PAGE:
The changes to state benefits could have a particular impact, says Leighton Churchill, corporate account manager at Jelf Employee Benefits. "We expect to see an increase in amending the benefit basis of income protection policies to accommodate that from April 2017," he says.
The product itself is also changing. The Swiss Re survey backed up a trend Aon Employee Benefits has also noted, says Witte; namely the move away from payouts until the age of 65 or state pension age and towards fixed term payments. "Only 63.4% of employees covered under an income protection policy are now insured up to 65 or state pension age," he says. "This is especially a trend among the larger employers where premium spend is at its highest."
The amount of fixed-term payment periods is likely to increase in future too, as these are becoming standard for new entrants, says Andrew Shiner, group risk consultant for The Health Insurance Group. "Two-to-five-year payment periods are typical for group income protection," he says. "Any company offering this type of cover for the first time is likely to put in place a scheme with a limited claim payment period, rather than a scheme which would potentially pay a claim through to the age of 65 or beyond." Another trend among smaller businesses is to reduce the traditional deferred period of 13 or 26 weeks, he adds, with some now preferring a shorter period of between four and eight weeks.
There has also been a move, says Prankard, to scale back the amount of payouts, either reducing this down to 40 or 50% of salary or paying out a lump sum. "Again, this is about giving employees that flexibility and choice, and allowing employees to buy back into it if they want to at a higher level so the employer is not shouldering the full cost of that," he says.
Income protection firms, meanwhile, are continuing the focus on early notification, diagnosis and treatment of illness and absence. "Insurers would typically want to be informed about any long-term absence as soon as possible and certainly at the four-to-six-week stage," says Shiner. "Having advanced warning means the insurers have an opportunity to proactively manage any situation at a relatively early stage, giving a far better chance to intervene and rehabilitate a sick employee." Some insurers have now started to link absence management software to their income protection offering, he adds, which ensures the provider finds out about any absence as soon as it happens.
Insurers are also evolving their offerings to help prevent people ensure they get speedy treatment should they become ill. "Employers are looking for ever-more robust and innovative ways to target prevention," says Witte. "Burgeoning standalone markets are springing up across a range of insured, clinical and tech-based solutions, and group risk providers are embracing this by often offering these services alongside their traditional products. While the concepts of rehab support, free employee assistance programmes and second opinion services have been around for some time, insurers are now offering virtual GPs, health apps and wearable technology either free of charge or at discounted rates."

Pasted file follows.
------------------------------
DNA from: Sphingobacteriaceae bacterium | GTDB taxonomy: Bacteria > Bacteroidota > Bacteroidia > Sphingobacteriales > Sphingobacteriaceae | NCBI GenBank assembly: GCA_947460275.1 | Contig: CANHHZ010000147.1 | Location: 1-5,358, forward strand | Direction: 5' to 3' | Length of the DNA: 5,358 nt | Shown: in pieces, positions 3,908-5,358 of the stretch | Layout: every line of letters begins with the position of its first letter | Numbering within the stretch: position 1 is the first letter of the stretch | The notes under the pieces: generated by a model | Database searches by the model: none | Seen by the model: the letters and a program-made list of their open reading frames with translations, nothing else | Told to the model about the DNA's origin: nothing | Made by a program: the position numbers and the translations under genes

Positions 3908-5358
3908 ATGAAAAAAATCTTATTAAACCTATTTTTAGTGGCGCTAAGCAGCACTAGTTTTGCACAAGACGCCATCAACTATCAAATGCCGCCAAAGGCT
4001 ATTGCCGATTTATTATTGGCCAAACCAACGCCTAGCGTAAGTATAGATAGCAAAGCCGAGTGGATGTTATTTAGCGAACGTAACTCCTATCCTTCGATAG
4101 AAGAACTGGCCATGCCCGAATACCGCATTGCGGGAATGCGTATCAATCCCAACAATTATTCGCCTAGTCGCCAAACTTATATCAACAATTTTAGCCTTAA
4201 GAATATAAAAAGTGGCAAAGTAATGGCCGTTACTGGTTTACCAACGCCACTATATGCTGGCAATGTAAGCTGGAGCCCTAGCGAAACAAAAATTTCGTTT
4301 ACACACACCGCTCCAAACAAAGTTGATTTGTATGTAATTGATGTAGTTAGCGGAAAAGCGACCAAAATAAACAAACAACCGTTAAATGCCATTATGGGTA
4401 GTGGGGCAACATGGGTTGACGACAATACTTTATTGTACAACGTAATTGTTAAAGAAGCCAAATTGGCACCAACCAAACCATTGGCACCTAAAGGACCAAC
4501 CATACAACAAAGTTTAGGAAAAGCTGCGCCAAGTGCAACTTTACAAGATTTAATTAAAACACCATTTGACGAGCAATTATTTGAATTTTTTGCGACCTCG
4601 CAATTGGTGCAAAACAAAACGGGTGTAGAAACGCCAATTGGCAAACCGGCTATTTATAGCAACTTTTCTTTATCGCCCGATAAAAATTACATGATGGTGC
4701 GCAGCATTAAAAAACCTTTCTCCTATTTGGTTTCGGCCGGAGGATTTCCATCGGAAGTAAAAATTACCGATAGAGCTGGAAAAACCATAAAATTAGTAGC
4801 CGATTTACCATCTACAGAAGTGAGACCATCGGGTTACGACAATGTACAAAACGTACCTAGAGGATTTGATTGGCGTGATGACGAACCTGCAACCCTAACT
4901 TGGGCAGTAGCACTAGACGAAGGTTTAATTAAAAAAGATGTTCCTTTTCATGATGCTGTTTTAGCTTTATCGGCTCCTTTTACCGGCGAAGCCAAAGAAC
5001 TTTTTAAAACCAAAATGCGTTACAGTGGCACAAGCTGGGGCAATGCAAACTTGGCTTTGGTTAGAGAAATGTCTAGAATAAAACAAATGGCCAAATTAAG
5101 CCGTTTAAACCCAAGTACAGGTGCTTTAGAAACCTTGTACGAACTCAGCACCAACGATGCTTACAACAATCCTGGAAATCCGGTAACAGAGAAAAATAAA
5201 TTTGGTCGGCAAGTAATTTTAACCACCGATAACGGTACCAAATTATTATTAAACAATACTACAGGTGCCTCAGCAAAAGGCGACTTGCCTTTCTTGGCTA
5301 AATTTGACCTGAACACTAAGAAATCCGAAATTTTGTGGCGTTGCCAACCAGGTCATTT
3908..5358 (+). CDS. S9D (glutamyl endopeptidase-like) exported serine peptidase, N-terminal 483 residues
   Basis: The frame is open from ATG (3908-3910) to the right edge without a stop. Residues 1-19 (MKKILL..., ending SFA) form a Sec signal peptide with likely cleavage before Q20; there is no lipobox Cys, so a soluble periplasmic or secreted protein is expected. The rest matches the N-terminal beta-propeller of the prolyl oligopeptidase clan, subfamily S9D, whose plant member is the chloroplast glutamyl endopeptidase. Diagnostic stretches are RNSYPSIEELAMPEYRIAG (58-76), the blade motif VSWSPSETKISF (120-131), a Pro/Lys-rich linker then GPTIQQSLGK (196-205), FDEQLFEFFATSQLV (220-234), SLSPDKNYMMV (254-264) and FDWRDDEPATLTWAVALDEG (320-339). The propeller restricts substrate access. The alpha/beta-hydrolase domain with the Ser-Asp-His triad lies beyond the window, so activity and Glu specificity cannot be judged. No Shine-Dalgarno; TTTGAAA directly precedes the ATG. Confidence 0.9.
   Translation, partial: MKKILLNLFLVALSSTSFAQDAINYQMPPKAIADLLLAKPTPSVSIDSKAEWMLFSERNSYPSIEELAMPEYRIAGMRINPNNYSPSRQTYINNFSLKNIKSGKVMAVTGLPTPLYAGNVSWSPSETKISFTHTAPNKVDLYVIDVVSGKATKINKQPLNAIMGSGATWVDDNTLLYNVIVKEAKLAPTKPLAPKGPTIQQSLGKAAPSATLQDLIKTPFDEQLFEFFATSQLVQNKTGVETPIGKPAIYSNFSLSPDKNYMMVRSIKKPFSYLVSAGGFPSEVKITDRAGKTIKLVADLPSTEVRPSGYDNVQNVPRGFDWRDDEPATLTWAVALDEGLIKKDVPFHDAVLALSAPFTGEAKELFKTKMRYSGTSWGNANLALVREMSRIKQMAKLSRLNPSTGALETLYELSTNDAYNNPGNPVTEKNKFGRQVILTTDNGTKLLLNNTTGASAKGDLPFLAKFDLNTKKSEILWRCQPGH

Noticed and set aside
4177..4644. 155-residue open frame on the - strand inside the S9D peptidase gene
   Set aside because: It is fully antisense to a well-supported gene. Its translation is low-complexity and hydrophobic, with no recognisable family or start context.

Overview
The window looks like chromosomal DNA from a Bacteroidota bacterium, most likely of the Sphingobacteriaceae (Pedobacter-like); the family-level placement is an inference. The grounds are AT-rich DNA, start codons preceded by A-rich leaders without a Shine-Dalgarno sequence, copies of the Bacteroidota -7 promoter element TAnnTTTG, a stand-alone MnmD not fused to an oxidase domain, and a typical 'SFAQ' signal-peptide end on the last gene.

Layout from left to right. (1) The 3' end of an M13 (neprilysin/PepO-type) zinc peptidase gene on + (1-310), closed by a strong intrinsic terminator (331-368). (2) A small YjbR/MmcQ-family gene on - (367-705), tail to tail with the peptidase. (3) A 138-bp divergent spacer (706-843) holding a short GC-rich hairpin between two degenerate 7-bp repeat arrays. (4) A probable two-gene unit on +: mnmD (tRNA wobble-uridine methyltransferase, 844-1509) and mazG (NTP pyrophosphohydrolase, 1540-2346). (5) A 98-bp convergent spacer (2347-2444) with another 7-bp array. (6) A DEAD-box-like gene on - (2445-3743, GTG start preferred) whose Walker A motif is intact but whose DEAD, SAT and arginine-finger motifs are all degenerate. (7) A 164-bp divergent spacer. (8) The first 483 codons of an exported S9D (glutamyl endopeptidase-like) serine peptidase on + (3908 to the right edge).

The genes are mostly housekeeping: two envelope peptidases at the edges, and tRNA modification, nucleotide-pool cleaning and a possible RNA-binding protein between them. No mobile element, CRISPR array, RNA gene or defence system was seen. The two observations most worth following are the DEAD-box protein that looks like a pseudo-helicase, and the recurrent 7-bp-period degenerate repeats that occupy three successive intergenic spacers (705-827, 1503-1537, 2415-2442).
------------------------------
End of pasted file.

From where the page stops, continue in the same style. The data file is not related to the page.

These kinds of initiative can have a huge impact on absence rates and productivity, says Lovett, but is an area that up to now has tended to be rather overlooked and undervalued. "This means people can often go back to work before the end of the deferred period, so before the claim is even paid," he says. "That's where help and advice goes under the radar a bit, because it's not recorded in any claim stats."
Insurers, however, are now beginning to realise that they need to demonstrate the value they provide to employers as finance teams start to question the cost of insurance, says Crew. "There has been a shift within the benefits industry to focus on employee engagement and the value of benefits, and this will mean that risk providers need to innovate and start demonstrating added value if they want to maintain and ultimately grow the market," he says. There's also a greater willingness on the part of employers to work alongside consultancies and challenge traditional models, he says, to ensure insurance strategies stand up to scrutiny and best meet the needs of the workforce.
There is also a broader understanding and appreciation of the benefits of such add-on services by employers, believes Prankard. "Employee assistance programmes were introduced into the group risk marketplace about seven years ago, and it took a while for that to embed but employers have now started to realise the value of those rather than having to pay for them separately," he says. It's a similar situation with vocational rehabilitation services and return-to-work programmes for employers, he adds.
Group risk providers are also increasingly moving into broader initiatives around health and wellbeing, in addition to providing early intervention once problems arise. "If you can help them have a better lifestyle and improved health in the first place that ultimately means the probability of claims will reduce," says Lovett. "There's quite a lot that insurers are doing there in terms of enhancing their proposition." The problem, though, is that awareness of these initiatives is still relatively low, particularly among employees, despite the attempts of insurers to market them.
"Somewhere along the way the message isn't getting through to the employees," adds Lovett. "I would like to see a general programme of increased awareness and communication, in tandem with raising understanding around group risk products in general. Greater awareness of the risks people face in their day-to-day lives would be a better result for everyone."
But the good news for HR, employee benefits teams and group risk providers is that the message around the need to improve employee health as well as having measures to deal with sickness does seem to be finally getting through to the upper echelons of businesses.
"In the last year to two years we've seen that the wider business and board are more interested in understanding how an employee's health impacts a person's ability to do their work, and how their work impacts their health," says Prankard. "We've seen a shift in the corporate governance landscape, where employers are saying they do need to be more on top of this and to make sure that employee benefits all work together to deliver a cohesive strategy so it keeps employees fit and well. That's the biggest shift we've seen and that will continue over the next couple of years."